French-Colombian ex-hostage Ingrid Betancourt said she owed her life to France as she arrived home to an emotional welcome.
Less than 48 hours after her “miracle” rescue from the Colombian jungle, former Franco-Colombian hostage Ingrid Betancourt arrived in France Friday to an emotional homecoming ceremony after six years in captivity.
“I am back home,” said Betancourt in an address delivered on the tarmac of the Villacoublay Airport near Paris, where she arrived on board a French government plane, “because France is my home and you,” she said, referring to the French people, “are my family.”
Flanked by her family and French President Nicolas Sarkozy and his wife, Carla Bruni-Sarkozy, a visibly moved Betancourt thanked the French people for a concerted awareness campaign waged during her years in captivity. “For seven years I dreamed of living this moment, of breathing the air of France, of being with you,” she said.
Betancourt has been a cause célèbre in France since she was abducted by FARC rebels in February 2002. Her photograph has hung outside Paris' City Hall for years.
After touching down at Villacoublay Airport on a sunny day, a smiling Betancourt emerged from the plane to be greeted by Sarkozy and his wife at the foot of the stairs. “We’ve been waiting for this moment for so long,” said the French president. “All of France is delighted.”
Betancourt calls for release of other hostages
At a reception hosted in her honour at the Elysée palace later on Friday, Betancourt called on Sarkozy to continue to push for the release of hundreds of hostages still being held by the Marxist FARC rebels.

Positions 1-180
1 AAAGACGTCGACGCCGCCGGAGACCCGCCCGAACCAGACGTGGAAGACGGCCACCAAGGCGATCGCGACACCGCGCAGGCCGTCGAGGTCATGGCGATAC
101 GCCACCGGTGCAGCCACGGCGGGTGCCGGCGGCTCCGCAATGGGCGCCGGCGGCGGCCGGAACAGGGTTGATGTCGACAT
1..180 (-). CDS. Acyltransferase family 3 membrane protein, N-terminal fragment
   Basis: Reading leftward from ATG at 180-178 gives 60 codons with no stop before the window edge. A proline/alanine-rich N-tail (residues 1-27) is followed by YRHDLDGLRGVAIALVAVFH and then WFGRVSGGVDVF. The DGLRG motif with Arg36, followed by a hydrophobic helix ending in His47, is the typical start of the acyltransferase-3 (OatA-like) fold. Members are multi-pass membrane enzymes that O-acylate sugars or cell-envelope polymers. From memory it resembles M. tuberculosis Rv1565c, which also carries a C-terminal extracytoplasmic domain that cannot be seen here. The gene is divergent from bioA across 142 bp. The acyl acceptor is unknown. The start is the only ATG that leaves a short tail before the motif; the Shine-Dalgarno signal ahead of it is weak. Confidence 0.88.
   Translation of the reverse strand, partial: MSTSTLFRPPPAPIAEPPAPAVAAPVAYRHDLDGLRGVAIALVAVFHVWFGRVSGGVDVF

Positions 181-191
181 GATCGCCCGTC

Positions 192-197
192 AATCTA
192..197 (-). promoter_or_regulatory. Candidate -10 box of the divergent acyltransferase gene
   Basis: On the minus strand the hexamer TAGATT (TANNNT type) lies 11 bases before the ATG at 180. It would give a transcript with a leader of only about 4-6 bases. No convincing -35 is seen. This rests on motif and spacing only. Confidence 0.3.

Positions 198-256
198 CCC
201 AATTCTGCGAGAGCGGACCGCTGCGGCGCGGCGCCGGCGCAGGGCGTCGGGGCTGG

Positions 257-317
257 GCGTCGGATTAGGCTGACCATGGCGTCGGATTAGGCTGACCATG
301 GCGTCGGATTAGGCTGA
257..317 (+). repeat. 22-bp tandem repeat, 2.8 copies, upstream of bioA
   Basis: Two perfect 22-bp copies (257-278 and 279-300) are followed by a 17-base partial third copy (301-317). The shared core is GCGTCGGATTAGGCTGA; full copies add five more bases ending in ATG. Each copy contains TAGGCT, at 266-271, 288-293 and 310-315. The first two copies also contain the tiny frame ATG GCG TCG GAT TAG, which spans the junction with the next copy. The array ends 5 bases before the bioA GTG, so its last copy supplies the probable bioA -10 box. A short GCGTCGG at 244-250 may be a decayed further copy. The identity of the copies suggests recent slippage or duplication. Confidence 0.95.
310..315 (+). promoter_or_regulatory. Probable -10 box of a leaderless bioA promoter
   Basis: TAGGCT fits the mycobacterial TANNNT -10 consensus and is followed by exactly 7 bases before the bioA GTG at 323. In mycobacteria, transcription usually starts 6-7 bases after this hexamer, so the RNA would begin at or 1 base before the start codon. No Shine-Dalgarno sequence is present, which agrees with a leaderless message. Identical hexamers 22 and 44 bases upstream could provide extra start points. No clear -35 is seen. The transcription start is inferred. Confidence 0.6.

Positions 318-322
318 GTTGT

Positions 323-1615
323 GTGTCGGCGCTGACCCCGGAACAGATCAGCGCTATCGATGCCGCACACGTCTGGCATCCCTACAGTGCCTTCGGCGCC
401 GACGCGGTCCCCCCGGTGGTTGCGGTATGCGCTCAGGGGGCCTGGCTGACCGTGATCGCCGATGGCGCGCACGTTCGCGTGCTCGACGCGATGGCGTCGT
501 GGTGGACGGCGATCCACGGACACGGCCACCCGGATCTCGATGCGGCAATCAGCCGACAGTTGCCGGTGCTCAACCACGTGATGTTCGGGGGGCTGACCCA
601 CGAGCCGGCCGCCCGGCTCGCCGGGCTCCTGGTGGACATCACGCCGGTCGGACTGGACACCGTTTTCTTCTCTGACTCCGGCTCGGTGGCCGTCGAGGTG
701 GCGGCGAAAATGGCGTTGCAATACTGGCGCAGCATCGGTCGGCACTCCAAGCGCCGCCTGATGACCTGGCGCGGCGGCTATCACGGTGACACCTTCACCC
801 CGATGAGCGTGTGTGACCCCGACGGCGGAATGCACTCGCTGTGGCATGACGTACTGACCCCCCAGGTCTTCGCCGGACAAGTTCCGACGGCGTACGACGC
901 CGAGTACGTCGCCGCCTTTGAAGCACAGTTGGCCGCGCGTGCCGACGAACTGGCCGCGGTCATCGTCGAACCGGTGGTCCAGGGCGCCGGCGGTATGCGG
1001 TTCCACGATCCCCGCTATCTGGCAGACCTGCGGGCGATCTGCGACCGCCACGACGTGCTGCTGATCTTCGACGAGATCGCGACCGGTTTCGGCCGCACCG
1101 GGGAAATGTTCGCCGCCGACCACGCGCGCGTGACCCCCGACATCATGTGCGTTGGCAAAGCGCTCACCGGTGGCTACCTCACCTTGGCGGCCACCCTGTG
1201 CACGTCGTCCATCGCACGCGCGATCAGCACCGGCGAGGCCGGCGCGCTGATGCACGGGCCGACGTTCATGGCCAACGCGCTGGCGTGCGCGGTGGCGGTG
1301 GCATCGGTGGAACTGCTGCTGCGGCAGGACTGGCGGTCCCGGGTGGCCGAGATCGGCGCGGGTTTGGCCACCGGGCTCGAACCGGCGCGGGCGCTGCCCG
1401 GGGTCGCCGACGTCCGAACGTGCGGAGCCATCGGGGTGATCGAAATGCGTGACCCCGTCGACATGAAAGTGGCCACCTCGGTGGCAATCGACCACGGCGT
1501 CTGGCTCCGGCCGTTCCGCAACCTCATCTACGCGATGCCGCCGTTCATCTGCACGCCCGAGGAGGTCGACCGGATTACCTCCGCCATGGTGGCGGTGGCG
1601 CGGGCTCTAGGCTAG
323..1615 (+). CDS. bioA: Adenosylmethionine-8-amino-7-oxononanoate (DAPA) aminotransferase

“I need him to go back to Colombia,” she said as the French president looked on. “He must talk again with Uribe,” she said, referring to Colombian President Alvaro Uribe, before mischievously adding, “because now, we love him, don’t we?”
In the past, Uribe was frequently vilified for his refusal to engage with the FARC rebels, a position that earned him taunts, particularly from Venezuelan President Hugo Chavez, who dubbed Uribe a “warmonger” for his hardline stand on the leftist guerrillas.
Betancourt’s dramatic rescue - the stuff of Hollywood legends that was accomplished by Colombian military infiltration into FARC rebel ranks - has boosted Uribe’s standing in the international community and in France in particular.
Freedom at last
Freed on Wednesday in a dramatic operation by the Colombian military, Betancourt gave a lengthy news conference upon her arrival in Bogota. She appeared in good health, laughing with Colombian soldiers and the other hostages freed during the operation.
“I’d like to thank God and all those who thought of me, who kept me in their hearts and accompanied me. To all the Colombians, the French who kept us in their hearts,” she said in a press conference held on the runway of the military airport in Bogota. “The operation conducted by the army of my country, the Colombian army, was absolutely flawless,” she then said in French.
Betancourt thanked Sarkozy, “who fought for me with my family,” and also former French President Jacques Chirac - “who extended his hand at a time when fighting for Colombian hostages was politically inappropriate.”
Uribe praised the army in a press conference late Wednesday night for carrying out the difficult rescue operation “without a drop of blood or a single gun shot.” “This is an intelligence operation comparable to the most famous epics in history,” he added.
Three American hostages and 11 Colombian soldiers were rescued along with Betancourt. The three Americans landed early on Thursday in San Antonio, Texas. Marc Gonsalves, Keith Stansell and Thomas Howes, all defence contractors, were captured in 2003 after their light aircraft crashed in the jungle while on a counter-narcotics operation.
Date created : 2008-07-04